A woman is facing jail after pleading guilty to pouring faeces over a memorial for Sir Captain Tom Moore.
Madeleine Budd, from Manchester, pleaded guilty to pouring faeces over the statue of the World War Two veteran.
She appeared at Westminster Magistrates’ Court on Tuesday morning and entered a guilty plea.
Derbyshire Police charged Budd on Monday with criminal damage to a war memorial to the value of £200 belonging to AGC Fabrications, whose managing director Austin Cox gifted the statue to Thistley Meadow.
A man in the public gallery thanked the judge "on behalf of every veteran member" after the magistrates hearing.
Sir Tom came into the public eye when he raised almost £33 million for NHS charities during the start of the coronavirus pandemic, by walking laps of his garden in the run up to his 100th birthday.
He was later knighted by the Queen before he died with Covid-19 in February 2021.
Prosecutor Jordan Pratt said: "The facts of the case is that on September 30, the defendant attended the location of Thistley Meadow in Hatton where there is a statue, a silhouette of Sir Captain Tom Moore."
Mr Pratt said Budd approached and "poured a bucket of human faeces all over the statue" while wearing a T-shirt with the slogan "End UK private jets".
The prosecutor said the incident was filmed and shared on social media as part of an environmental protest.
"This offence lasted for a short amount of time, it is only 30 seconds in length but the impact of this offence is substantial," he said.
"This is an abhorrent act. I do not need to remind the court of the impact that Sir Tom had.
"He was a figurehead that a number of people rallied around in a fundraising effort that raised tens of millions of pounds in the height of the pandemic."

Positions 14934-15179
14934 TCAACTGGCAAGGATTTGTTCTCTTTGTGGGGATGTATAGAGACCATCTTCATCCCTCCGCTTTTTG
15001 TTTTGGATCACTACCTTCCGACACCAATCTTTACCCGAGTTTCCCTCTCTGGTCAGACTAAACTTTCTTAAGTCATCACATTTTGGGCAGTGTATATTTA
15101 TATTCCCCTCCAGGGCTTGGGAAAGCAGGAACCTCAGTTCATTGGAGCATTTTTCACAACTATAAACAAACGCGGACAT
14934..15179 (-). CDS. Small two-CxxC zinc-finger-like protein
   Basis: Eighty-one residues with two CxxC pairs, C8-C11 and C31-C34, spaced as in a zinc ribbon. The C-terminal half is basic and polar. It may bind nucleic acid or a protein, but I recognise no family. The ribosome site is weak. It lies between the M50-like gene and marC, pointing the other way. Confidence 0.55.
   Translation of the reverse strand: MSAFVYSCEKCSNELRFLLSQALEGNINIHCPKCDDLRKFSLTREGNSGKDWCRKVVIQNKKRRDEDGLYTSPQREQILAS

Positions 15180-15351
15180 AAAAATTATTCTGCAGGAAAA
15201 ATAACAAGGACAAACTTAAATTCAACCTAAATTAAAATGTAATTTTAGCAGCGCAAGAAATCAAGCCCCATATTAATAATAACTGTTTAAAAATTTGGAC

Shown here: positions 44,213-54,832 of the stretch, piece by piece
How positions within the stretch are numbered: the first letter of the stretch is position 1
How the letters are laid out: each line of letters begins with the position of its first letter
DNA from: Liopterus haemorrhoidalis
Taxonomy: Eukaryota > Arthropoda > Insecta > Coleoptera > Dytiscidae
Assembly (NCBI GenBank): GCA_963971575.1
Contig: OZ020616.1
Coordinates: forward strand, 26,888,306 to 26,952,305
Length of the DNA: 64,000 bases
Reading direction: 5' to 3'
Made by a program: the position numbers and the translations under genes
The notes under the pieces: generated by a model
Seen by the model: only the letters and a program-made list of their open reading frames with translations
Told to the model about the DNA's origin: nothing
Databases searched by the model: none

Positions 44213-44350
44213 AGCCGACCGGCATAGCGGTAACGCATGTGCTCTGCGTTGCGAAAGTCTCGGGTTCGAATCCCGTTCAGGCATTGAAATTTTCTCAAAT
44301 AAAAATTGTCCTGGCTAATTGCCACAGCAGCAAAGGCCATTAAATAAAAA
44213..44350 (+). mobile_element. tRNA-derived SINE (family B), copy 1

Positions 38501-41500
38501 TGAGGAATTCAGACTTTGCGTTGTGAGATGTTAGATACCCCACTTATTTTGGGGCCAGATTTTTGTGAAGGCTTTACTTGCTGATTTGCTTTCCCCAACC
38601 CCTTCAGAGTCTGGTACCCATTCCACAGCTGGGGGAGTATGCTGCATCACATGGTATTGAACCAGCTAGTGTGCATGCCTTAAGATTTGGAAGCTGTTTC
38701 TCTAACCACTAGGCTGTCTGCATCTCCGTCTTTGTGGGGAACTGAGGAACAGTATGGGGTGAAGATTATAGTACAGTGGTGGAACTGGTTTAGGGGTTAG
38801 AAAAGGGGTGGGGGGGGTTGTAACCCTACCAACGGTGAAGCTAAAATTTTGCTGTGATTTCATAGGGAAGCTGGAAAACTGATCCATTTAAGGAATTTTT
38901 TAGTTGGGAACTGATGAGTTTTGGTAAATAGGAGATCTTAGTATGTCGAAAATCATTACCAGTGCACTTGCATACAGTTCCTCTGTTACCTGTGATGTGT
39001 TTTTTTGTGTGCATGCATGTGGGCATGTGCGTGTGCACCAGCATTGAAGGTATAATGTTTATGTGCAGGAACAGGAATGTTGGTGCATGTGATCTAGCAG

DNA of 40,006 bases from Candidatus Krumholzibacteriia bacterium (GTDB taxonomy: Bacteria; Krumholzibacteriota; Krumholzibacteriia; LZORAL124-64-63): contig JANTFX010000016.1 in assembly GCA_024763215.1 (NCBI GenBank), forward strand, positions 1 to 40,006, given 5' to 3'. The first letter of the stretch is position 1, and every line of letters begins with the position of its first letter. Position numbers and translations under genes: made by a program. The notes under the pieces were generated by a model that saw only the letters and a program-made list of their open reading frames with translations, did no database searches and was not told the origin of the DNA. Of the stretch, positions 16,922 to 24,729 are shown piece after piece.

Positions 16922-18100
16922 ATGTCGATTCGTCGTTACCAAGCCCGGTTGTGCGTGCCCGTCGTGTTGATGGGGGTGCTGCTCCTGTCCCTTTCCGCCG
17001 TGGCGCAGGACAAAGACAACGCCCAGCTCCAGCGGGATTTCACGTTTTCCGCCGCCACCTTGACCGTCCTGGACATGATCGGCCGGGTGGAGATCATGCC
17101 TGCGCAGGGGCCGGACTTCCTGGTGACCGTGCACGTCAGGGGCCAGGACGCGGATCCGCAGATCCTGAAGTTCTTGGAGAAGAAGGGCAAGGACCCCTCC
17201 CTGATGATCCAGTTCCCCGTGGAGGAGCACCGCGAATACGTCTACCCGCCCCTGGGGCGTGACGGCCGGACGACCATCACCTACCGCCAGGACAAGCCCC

Mr Pratt said people will see Budd’s act as "hugely disrespectful" and acknowledged that she has attended a number of environmental protests.
He also argued the offence was pre-meditated and would have required a huge degree of planning.
"The defendant has armed herself with a large amount of human faeces and turned it onto a statue," he said. "I imagine there will be a wide social outcry."
Mr Pratt said that although the value involved was relatively low, the offence would have a harmful social impact.
The court heard Budd had breached a conditional discharge from April by committing the offence.
The judge told the court that the starting point for sentencing could be one year and six months in jail.
Before leaving the dock, Budd asked: "Can I say something now?" to which the judge said she would have to wait until the full sentencing hearing.
A man in the public gallery then stood up and told the judge: "On behalf of every veteran member, thank you very much."